Novel Delivery Systems Utilized in the Treatment of Adult ADHD - Episode 8

FDA Approval: Serdexmethylphenidate/Dexmethylphenidate for Adult ADHD Treatment


Theresa Cerulli, MD, describes the indication and mechanism of the recent FDA approved combination product serdexmethylphenidate /dexmethylphenidate for the treatment of attention deficit/hyperactivity disorder (ADHD).

Theresa Cerulli, MD: The FDA has recently approved a combination product—the prodrug methylphenidate—and the name is Azstarys. I’m not sure if you’ve had a chance to use it in practice. It’s fairly new.

I’m going to use the brand name Azstarys because it’s a little confusing to clinicians to know what medication I’m talking about if I use the generic names. Azstarys is a combination product made up of 2 ingredients. One is serdexmethylphenidate, a prodrug that’s brand-new, so people haven’t heard of it. The other is a known entity, dexmethylphenidate. I didn’t want people to mix up that those 2 ingredients are combined in 1 medication called Azstarys. If I tried to use the generic, people would think I’m talking about 2 different medications, but I’m not.

I can share some of my clinical experience and a little of what I know about Azstarys.

The approval for Azstarys is for ages 6 years and above. It can be used to treat children, adolescents, and adults. There are 3 dose strengths, and you have the ability to titrate them. They started on the middle dose in the trial, and 93.5% of the kids ended up optimizing on the middle dose or the highest dose in the 6- to 12-year-olds. You have to do 3 dose strengths, but I wanted to point this out in case you’re working with adult patients. Each dose has 2 mg associated with it because you have to represent the milligrams in both the serdexmethylphenidate and the immediate-release dexmethylphenidate portion of the Azstarys. Each dose level has 2 different milligrams listed because it’s a combination drug.

Azstarys is a combination product made up of 70% prodrug and 30% immediate-release dexmethylphenidate. When I say prodrug, 70% of Azstarys is serdexmethylphenidate. It’s a schedule 4, not a schedule 2, prodrug piece, which is very interesting. The other 30% is immediate-release dexmethylphenidate, which is a schedule II substance. Therefore, the entire drug, Azstarys ended up getting classified as a schedule 2 controlled substance, even though 70% of it is schedule 4 serdexmethylphenidate. It’s a novel mechanism, but maybe we can break it down and help people understand.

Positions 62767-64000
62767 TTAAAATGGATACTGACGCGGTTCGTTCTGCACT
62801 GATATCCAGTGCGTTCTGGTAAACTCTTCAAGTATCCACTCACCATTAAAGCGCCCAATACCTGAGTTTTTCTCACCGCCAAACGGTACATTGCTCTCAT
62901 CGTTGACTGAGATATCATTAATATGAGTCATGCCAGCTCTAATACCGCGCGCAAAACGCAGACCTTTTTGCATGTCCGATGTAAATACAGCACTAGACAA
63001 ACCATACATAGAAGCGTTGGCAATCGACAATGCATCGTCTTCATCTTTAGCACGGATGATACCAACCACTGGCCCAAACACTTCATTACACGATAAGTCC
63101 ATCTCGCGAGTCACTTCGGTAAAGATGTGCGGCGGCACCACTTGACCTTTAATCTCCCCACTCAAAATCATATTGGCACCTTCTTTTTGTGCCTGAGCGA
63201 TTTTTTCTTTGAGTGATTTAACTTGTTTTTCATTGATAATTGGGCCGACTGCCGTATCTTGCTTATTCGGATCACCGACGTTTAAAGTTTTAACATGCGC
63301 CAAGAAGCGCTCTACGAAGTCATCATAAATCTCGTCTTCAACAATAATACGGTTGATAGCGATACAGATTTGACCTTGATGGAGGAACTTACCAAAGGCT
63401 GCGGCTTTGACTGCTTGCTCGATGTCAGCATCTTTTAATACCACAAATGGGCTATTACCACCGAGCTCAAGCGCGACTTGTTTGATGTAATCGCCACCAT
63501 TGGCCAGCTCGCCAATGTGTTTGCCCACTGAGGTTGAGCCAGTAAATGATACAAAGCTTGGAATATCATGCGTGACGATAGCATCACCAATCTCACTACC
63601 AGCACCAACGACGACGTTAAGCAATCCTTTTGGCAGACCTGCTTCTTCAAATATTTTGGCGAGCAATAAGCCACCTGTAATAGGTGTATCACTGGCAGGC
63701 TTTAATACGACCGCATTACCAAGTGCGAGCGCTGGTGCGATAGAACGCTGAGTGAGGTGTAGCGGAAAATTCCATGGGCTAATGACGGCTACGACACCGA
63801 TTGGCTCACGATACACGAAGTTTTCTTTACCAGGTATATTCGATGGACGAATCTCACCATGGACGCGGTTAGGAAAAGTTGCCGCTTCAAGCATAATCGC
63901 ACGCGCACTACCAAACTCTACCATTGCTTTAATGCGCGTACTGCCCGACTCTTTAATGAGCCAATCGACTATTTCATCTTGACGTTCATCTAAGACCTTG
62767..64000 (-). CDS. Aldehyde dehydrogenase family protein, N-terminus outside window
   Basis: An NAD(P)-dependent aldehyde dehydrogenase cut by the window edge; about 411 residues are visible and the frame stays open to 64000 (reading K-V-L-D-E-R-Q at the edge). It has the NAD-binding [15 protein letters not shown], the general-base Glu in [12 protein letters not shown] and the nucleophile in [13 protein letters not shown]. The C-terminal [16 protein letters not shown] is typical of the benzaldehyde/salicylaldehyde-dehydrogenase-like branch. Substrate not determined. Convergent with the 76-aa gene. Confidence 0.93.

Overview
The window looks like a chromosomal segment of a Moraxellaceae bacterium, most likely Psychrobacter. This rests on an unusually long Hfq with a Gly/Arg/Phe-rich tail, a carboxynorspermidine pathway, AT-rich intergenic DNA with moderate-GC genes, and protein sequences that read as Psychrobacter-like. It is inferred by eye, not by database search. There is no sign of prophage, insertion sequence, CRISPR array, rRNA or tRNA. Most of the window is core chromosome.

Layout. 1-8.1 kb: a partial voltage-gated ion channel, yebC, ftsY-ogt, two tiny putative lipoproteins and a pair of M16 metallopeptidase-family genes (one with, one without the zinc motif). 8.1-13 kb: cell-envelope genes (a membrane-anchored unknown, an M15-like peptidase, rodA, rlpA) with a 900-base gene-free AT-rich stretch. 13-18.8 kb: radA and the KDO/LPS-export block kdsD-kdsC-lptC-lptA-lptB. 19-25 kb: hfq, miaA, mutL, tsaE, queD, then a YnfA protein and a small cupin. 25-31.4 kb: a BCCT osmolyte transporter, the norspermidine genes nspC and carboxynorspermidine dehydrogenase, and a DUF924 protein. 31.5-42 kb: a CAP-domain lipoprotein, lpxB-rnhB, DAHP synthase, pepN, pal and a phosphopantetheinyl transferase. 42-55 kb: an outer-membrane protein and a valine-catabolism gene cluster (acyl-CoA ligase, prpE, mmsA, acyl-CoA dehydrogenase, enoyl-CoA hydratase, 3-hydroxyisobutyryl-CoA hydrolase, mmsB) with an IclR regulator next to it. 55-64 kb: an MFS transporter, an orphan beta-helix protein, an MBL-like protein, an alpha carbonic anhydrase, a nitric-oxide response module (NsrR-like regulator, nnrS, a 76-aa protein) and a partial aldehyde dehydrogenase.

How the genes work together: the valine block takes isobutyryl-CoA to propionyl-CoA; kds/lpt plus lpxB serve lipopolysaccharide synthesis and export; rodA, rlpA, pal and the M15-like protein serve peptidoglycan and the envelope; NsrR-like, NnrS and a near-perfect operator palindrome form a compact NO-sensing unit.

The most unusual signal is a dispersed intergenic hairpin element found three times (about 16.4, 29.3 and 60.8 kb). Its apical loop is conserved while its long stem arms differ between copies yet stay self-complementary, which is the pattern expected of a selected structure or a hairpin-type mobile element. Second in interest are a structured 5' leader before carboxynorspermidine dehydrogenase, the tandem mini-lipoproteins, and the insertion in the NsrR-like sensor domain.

I’ll start with serdexmethylphenidate, the prodrug portion of Azstarys. It’s an inert substance—that’s what we mean by prodrug—until it’s activated in the body. It has to be bioactivated. That doesn’t happen until it hits the lower GI [gastrointestinal] tract. The serdexmethylphenidate, if you were to snort it or inject it, isn’t activated by other means. That’s what we mean by an inert substance, and that’s why it’s a schedule IV. There are no free amphetamine there until it hits the lower GI tract. The advantage is that it ends up being a very long-acting medication because it’s not activated. The blood levels don’t start coming up on the methylphenidate portion of it until 4 or 5 hours postingestion.

You get this smooth curve toward the end of the day because of the prodrug portion. The beginning of the day is why the 30% immediate-release dexmethylphenidate was built into the Azstarys, because you don’t want to wait 4 to 5 hours for your drug to activate. Some of the immediate release was added as well, 30%. If you look at the combination of the 2 together in the Azstarys, your PK [pharmacokinetic] curve—when the blood levels come up—is within 30 minutes of ingesting the Azstarys. That’s due to some of the immediate-release dexmethylphenidate. If you get this immediate-release portion coming up in the PK curve in your blood levels, and then Azstarys is just starting to come down a little, you’ve got enough from the serdexmethylphenidate, the prodrug portion, to pick up there. There isn’t this biphasic release. It’s up and then there’s a very gradual drop in your dexmethylphenidate levels throughout the 24-hour period.

Anthony Rostain, MD, MA: It’s like an overlap. It’s really nice.

Theresa Cerulli, MD: There are no 2 humps in this PK curve. It’s very fast. It works quickly. When I say works, I know PK curves are blood levels. But that’s where the study is done, which we’ll talk about. The blood levels come up quickly and are sustained. There’s no biphasic PK appearance because of the way the curves overlap. There’s 30% immediate-release dexmethylphenidate and 70% serdexmethylphenidate in the prodrug portion. Azstarys is the curve I just described when you combine those 2.

Transcript edited for clarity